The Ari The most populous ethnic group in South Omo, the Ari also have the largest territory, centred on the main road to Jinka. They tend to be more westernized than most of their neighbours, though in rural areas Ari women still wear traditional dress made from banana leaves and hang beads and bracelets from their arms.
The Hamer The Hamer are traditional pastoralists who speak one of the Omotic languages unique to South Omo. The women have a striking appearance, wearing plaited ochred hair and leather skirts embroidered with cowries, and both sexes indulge in intensive body scarification. The most important event in the Hamer calendar is the bull-jumping ceremony, usually held over three days between February and April, during which young men jump between the backs of several bulls lined up in a row.
The Mursi South Omo’s most famous ethnic group is the Mursi, whose territory is centred on the Omo and Mago rivers. Mursi women are renowned for the saucer-sized clay lip-plates they insert into a distended slit between their mouth and lower lip. The size of the plate worn by a woman will determine how many cattle her husband must pay her family when they marry.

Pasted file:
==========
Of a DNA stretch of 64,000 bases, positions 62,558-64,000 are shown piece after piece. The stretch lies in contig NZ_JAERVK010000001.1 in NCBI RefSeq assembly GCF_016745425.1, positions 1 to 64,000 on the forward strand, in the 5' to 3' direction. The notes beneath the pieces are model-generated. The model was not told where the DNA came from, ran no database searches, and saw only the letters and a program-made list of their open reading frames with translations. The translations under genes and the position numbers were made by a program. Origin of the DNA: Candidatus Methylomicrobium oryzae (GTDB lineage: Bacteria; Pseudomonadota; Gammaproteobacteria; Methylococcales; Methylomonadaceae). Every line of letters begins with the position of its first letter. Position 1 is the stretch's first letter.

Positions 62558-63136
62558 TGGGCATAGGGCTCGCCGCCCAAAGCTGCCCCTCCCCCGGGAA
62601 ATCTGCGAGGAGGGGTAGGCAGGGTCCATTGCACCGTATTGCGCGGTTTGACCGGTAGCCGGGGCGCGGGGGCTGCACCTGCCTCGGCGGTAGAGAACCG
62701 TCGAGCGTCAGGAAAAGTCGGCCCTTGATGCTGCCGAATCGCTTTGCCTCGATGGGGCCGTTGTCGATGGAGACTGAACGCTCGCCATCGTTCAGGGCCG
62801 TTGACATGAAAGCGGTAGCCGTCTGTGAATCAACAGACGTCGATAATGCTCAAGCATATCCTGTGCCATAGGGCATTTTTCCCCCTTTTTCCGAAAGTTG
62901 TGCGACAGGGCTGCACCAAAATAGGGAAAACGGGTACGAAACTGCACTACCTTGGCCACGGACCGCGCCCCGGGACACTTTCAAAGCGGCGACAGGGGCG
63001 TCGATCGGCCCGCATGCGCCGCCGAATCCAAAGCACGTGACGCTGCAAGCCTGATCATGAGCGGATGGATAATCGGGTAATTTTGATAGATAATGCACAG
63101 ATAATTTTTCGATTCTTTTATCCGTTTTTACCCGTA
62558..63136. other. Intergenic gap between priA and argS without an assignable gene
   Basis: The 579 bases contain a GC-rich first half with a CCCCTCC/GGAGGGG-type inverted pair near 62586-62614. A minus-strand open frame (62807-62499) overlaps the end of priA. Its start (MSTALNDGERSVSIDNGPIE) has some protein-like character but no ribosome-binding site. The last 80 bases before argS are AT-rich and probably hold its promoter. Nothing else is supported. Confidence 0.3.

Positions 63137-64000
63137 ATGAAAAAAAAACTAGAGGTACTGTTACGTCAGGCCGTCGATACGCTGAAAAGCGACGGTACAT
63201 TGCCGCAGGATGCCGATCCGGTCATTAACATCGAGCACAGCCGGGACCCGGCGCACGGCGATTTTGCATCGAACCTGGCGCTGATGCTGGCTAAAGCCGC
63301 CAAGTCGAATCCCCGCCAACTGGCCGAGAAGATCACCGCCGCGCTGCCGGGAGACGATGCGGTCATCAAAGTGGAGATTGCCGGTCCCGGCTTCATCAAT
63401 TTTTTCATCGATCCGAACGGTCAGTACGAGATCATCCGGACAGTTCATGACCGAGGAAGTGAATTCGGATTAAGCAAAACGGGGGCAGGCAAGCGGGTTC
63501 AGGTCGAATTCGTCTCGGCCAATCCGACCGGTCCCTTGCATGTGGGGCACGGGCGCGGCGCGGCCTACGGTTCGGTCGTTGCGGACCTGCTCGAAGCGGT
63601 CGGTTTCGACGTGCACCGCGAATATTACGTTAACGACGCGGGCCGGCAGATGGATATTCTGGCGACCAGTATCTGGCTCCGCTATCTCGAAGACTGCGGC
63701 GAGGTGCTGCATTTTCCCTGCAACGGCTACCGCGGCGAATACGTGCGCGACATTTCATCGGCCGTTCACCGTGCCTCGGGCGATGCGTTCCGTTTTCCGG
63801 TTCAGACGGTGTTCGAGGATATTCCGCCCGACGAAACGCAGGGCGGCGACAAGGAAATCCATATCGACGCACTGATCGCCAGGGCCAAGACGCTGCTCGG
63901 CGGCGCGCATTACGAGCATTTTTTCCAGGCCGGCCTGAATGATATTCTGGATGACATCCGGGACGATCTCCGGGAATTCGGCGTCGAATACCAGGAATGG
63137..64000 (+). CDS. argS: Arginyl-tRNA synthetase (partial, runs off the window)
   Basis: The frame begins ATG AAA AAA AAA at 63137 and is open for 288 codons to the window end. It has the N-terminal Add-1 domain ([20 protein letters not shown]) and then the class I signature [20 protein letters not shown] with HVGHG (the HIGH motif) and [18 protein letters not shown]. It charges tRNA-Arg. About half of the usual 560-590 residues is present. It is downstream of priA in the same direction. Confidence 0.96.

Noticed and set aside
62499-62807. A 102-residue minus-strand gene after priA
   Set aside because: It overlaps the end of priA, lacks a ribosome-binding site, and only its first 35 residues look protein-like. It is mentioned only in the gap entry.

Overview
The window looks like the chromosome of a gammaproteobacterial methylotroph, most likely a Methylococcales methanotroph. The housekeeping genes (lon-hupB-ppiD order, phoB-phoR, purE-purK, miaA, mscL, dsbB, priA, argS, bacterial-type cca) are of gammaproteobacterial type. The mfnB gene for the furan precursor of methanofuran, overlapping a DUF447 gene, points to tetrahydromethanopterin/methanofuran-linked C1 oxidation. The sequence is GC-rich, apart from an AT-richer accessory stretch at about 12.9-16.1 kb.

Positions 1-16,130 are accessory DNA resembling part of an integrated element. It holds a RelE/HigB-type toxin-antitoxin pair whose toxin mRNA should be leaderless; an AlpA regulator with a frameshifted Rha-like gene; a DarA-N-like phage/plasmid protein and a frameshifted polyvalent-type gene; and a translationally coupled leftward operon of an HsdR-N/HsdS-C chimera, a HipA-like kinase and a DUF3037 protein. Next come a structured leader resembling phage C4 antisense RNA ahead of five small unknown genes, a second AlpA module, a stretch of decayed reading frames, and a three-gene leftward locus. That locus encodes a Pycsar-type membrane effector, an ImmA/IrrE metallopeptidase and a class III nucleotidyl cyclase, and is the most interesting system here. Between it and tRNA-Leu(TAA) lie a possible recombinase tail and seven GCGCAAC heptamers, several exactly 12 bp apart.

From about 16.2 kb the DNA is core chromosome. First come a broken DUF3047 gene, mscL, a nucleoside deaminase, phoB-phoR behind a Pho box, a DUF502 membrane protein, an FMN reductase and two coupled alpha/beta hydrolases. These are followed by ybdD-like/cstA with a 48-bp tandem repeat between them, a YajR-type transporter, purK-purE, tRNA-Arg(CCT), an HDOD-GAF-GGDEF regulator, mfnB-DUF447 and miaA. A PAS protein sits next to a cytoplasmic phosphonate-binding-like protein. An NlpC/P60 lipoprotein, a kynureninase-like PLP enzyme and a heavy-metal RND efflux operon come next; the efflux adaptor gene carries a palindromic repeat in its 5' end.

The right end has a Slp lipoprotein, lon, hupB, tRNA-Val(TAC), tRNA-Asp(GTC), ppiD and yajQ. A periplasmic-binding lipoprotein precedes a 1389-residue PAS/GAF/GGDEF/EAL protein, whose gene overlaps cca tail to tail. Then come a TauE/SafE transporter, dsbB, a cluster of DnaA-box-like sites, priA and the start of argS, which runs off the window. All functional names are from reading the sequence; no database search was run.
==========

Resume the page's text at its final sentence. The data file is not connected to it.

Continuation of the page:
The Tsemai and Arbore These two affiliated groups both live in the eastern part of South Omo, having migrated there from Konso two centuries ago, and freely intermarry with their western neighbours, the Hamer. The Arbore in particular play an important role in facilitating local trade. The Tsemai are subsistence farmers who practise flood cultivation and keep cattle.
The Karo Linguistically affiliated to the Hamer, the small Karo group is renowned for its elaborate body painting, which involves spotting the body with white chalk paint and applying a rainbow of traditionally made pastes to the face. They live on the east bank of the Omo River.